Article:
Joel Williamson

in William Faulkner and Southern History

Published in print February 1996 | ISBN: 9780195101294
Published online October 2011 | e-ISBN: 9780199854233 | DOI:

Show Summary Details


In the middle 1880s, the town of Oxford grew quickly, established its own school system, and provided more material facilities to improve the quality of life of its citizens. The federal government constructed a big new building to house its post office and the headquarters of its district court for northern Mississippi. The economic outlook was optimistic, and there were clear signs that the South was again joining the Union. In November, 1884, Grover Cleveland was elected president and took office in March, 1885, the first Democrat in the White House since 1861. Cleveland was anxious to signal the reengagement of the South in the nation, and his enthusiasm led his thoughts straight to Oxford, Mississippi. He offered the position of secretary of interior in his cabinet to Lucius Quintus Cincinnatus Lamar.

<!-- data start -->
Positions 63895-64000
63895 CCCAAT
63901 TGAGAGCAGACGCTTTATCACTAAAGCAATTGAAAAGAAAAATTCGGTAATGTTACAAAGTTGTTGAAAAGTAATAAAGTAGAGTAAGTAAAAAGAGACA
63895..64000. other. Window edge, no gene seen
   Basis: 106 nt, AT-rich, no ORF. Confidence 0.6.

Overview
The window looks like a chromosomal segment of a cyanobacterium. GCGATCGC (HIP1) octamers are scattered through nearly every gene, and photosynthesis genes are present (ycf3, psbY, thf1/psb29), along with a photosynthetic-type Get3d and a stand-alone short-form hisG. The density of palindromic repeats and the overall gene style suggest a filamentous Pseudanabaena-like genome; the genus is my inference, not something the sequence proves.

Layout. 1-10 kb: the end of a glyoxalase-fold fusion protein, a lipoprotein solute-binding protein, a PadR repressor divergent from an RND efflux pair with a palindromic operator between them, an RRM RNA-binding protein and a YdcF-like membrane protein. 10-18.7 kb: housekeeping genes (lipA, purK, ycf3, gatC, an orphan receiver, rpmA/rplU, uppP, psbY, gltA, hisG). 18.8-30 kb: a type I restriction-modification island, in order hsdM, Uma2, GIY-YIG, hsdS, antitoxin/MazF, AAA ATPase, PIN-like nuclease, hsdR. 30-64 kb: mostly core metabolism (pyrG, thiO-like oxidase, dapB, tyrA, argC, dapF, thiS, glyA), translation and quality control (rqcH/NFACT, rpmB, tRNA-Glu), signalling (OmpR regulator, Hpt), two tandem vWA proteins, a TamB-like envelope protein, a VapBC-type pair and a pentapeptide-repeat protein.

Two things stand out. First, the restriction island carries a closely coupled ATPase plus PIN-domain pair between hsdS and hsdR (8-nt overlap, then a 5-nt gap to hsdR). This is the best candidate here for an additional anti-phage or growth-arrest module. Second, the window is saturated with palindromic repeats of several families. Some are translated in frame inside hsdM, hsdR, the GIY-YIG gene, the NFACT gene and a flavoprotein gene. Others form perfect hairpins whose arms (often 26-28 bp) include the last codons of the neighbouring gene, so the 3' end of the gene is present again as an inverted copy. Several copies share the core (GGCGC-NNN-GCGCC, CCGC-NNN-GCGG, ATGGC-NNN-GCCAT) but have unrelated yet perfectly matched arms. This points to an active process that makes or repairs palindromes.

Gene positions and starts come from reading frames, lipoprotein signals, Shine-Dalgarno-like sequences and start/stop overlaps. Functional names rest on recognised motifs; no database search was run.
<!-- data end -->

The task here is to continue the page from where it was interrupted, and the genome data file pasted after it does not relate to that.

Keywords: Oxford; Mississippi; Grover Cleveland; Lucius Quintus Cincinnatus Lamar; South

Chapter.  14387 words. 

Subjects: Social and Cultural History

Full text: subscription required

How to subscribe Recommend to my Librarian

Buy this work at Oxford University Press »

Users without a subscription are not able to see the full content. Please, subscribe or login to access all content.